Stockton business owner sentenced for arson
SPRINGFIELD, Mo. – Beth Phillips, United States Attorney for the Western District of Missouri, announced today that an El Dorado Springs, Mo., man was sentenced in federal court today for his role in the arson fire of his business in Stockton, Mo.
Dan Thornton, 39, of El Dorado Springs, was sentenced by U.S. District Judge Richard E. Dorr to five years in federal prison without parole. The court also ordered Thornton to pay $295,494 in restitution.
On June 30, 2010, Thornton pleaded guilty to the arson fire that destroyed his building at 600 West St., in Stockton. The property housed the Cigarette Shack, Pappi’s Pizza and Movieland as well as a vacant business.
Co-defendants Dina Larson, 39, of Stockton, and her son, Jacob Smith, 19, also of Stockton, each pleaded guilty to aiding and abetting one another to destroy the building and have also been sentenced. Larson was sentenced on July 30, 2010, to three years and 10 months in federal prison without parole. Smith was sentenced on Jan. 7, 2010, to five years in federal prison without parole. They are jointly and severally liable with Thornton for $295,494 in restitution.
The arson occurred on March 18, 2009. At approximately 4 a.m. that day, Cedar County Deputy Sheriff Frank Brumfield, while fueling his vehicle, heard what he believed to be a heavy door slamming. Brumfield proceeded to the source of the sound and observed smoke emanating from the front of the vacant business.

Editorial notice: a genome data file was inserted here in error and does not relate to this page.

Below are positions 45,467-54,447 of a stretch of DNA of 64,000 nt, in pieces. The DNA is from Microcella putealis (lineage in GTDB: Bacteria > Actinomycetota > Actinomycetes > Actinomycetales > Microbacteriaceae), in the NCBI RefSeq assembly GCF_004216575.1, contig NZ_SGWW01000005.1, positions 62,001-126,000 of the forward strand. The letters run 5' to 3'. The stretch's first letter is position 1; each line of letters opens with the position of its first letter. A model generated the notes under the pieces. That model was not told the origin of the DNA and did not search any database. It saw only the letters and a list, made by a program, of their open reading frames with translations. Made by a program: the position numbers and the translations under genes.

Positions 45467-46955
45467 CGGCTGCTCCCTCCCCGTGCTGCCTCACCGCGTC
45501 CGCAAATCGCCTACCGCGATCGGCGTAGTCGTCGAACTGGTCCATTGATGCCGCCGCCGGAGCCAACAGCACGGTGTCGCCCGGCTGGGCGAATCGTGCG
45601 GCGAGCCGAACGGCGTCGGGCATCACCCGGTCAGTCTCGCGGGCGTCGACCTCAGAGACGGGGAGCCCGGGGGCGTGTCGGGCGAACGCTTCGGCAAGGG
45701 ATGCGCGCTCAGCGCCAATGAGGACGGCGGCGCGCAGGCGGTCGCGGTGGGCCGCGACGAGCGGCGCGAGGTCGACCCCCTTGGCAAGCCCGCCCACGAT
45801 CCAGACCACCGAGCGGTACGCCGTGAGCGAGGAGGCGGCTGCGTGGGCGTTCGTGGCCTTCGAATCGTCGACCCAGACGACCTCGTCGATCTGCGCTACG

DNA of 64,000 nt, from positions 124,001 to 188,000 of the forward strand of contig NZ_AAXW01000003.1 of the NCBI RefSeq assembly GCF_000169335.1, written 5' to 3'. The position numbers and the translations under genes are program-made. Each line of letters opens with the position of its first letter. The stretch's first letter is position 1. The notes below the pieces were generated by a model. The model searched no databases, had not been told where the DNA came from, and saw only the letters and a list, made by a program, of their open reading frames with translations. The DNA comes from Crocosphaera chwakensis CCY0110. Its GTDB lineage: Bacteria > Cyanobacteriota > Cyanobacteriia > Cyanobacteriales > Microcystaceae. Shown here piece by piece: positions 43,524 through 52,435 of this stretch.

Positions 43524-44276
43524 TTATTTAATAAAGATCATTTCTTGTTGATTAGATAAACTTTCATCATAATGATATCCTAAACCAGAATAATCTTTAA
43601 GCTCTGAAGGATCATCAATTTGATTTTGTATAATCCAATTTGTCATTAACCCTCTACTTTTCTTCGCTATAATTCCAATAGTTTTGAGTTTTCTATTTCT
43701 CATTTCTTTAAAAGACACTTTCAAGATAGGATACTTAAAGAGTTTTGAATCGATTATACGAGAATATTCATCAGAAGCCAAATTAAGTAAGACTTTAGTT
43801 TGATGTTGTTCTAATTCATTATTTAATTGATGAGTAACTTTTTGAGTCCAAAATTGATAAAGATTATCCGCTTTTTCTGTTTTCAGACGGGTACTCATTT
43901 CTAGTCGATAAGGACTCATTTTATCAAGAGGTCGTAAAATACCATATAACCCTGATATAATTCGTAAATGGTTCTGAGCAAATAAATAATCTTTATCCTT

After the fire was extinguished, State Fire Marshal Investigator Bruce Thorlo conducted a fire scene investigation. It was immediately apparent that the fire had been intentionally set, based upon the strong odor of a flammable liquid, the presence of multiple points of origin, pour patterns, and the discovery of three containers containing the remnants of a flammable liquid. When Thornton arrived on the scene, he denied any responsibility for causing the fire.
The investigators were able to trace the point of sale of one of the fuel containers to a Lowe’s home improvement store in Springfield, Mo. Lowe’s was able to provide the investigators with a video recording depicting Larson purchasing a can of kerosene on March 17, 2009. Lowe’s was able to produce the sales ticket documenting the sale of the can.
The investigators then proceeded to a nearby Wal-Mart store. Wal-Mart security personnel were able to locate video footage showing Larson purchasing two cans of Coleman fuel, brown jersey gloves, black shirts, black winter hats, nylons, shoes, and other items. Gloves of the same type purchased by Larson were recovered from the scene of the fire.
On March 19, 2009, Larson acknowledged that it was she and her son who set the fire. Larson told investigators that Thornton promised her a “big fat bank account” in exchange for setting the fire.
Thornton approached Larson several months before the fire and asked if she knew anyone who would burn down his business for a price. During the ensuing months, Thornton repeatedly discussed the subject with Larson. When Larson agreed to assist in burning down the building, Thornton told her to soak everything in flammable liquid so that the businesses would be totally destroyed, maximizing his insurance claim.
Thornton told investigators that he was falling behind on his mortgage payments and expected to be reimbursed by his insurance company for his losses.
This case was prosecuted by Assistant U.S. Attorney James J. Kelleher. It was investigated by the Bureau of Alcohol, Tobacco, Firearms and Explosives, the Cedar County, Mo., Sheriff’s Department and the Missouri Division of Fire Safety.